Indiana University is a multi-campus public university system in the state of Indiana, United States.

Problem Statement

They were using custom scripts to deploy the applications in the VM.

Problem Statement Indiana University - Docker Container - Edureka

Their environment was optimized for their legacy Java-based applications. Their growing environment involves new products that aren’t solely java based. In order to give their students the best experience possible, the University needed to begin modernizing the applications.

The University wanted to improve the way they architect applications, by moving to a microservices based architecture for their applications.

Microsevice vs Monolithic - Docker Container - Edureka

Security was needed for student’s data such as SSNs and student health data.

Solution:

All the problems were addressed by Docker Data Center (DDC), consider the diagram below:

Solution Indiana University - Docker Data Center - Edureka.

Docker Trusted Registry – It stores the Docker Images.

UCP (Universal Control Plane) Web UI – Helps in managing whole cluster from a single place. Services are deployed using UCP web UI, using Docker images that are stored in DTR (Docker Trusted Registry).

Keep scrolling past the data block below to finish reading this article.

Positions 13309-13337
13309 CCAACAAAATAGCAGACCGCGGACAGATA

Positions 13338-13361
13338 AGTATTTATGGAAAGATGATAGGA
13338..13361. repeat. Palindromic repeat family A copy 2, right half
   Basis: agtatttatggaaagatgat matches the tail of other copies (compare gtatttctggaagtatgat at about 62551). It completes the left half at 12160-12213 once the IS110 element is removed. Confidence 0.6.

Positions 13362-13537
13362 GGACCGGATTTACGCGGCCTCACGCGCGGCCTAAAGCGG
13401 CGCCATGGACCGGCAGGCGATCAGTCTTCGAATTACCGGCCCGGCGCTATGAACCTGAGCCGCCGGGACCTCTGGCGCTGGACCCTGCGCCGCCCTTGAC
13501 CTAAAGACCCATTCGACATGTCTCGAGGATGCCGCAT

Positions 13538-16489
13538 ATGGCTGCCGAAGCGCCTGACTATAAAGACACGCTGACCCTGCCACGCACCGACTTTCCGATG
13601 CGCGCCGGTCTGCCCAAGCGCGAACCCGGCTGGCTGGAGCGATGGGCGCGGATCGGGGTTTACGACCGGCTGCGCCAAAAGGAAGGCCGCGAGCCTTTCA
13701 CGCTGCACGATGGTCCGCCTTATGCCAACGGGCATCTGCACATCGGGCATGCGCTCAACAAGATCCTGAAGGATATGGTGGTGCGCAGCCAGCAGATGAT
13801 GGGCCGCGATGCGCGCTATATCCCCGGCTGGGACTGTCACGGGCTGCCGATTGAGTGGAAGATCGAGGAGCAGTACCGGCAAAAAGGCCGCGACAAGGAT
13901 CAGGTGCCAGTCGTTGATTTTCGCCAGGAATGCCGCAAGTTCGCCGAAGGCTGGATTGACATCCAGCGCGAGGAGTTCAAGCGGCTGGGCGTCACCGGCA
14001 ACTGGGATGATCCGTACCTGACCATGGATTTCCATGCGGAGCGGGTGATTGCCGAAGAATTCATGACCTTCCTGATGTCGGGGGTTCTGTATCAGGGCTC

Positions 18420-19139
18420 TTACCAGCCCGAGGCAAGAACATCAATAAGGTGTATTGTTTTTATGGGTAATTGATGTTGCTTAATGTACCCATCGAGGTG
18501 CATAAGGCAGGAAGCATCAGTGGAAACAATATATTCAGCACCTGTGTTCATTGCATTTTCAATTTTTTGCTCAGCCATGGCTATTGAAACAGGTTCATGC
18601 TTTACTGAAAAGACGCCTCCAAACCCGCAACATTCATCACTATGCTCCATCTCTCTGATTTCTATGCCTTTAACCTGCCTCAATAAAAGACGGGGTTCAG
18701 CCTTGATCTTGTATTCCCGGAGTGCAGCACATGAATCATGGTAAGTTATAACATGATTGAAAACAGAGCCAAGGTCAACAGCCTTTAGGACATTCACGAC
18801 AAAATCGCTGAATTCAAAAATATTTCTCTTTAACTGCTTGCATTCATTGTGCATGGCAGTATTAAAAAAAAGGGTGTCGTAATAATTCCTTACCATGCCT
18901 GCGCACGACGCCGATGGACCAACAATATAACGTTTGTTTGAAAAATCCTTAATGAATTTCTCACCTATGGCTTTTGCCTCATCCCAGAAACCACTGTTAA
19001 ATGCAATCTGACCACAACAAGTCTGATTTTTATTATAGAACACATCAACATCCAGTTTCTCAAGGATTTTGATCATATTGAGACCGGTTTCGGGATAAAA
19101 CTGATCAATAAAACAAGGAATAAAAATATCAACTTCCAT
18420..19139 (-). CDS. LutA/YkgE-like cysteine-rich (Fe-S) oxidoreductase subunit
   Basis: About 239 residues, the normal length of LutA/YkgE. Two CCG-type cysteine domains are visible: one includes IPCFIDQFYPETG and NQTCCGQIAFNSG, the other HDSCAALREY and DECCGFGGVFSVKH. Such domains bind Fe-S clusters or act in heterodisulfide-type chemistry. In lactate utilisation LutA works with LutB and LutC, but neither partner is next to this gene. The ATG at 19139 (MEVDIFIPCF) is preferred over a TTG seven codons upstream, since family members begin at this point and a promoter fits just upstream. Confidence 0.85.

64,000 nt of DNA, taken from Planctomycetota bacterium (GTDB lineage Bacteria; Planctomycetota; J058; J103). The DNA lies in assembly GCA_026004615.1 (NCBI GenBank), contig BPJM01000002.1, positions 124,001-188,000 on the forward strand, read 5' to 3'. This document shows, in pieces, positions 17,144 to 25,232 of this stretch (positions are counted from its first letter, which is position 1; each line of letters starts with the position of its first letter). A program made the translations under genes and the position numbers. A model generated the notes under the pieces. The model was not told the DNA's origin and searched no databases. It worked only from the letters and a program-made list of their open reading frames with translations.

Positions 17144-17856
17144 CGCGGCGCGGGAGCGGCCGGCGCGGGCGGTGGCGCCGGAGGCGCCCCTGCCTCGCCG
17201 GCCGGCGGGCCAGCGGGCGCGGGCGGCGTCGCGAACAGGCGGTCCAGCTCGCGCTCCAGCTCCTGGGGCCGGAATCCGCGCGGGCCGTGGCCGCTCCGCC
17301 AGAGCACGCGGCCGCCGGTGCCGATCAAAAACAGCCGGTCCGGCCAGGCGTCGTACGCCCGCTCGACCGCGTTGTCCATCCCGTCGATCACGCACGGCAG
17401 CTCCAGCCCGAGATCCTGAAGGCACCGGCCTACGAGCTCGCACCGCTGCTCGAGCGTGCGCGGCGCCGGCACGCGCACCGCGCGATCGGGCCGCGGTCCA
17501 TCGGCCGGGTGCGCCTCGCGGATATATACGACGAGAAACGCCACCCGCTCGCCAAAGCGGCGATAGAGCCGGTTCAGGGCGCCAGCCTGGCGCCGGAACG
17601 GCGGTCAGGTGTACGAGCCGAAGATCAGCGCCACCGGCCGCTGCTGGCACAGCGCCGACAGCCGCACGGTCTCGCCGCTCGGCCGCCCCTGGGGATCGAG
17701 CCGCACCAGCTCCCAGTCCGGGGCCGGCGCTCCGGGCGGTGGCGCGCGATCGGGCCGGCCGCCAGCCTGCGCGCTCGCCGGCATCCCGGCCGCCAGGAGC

IT ops teams leverages Universal Control Plane to provision Docker installed software on hosts, and then deploy their applications without having to do a bunch of manual steps to set up all their infrastructure.

UCP and DTR integrates with their LDAP server to quickly provision access to their applications.

I am hoping you guys have read the previous blogs to learn the basics of Docker.

Now, I will explain you how we can use Docker Compose for multi container application.

Docker Hands-On:

I am assuming you have installed Docker. I will be using Docker Compose in this post, below I have given a small introduction to Docker Compose.

Docker Compose: It is a tool for defining and running multi-container Docker applications. With Docker Compose, you can use a Compose file to configure your application’s services. Then, using a single command, you can create and start all the services from your configuration.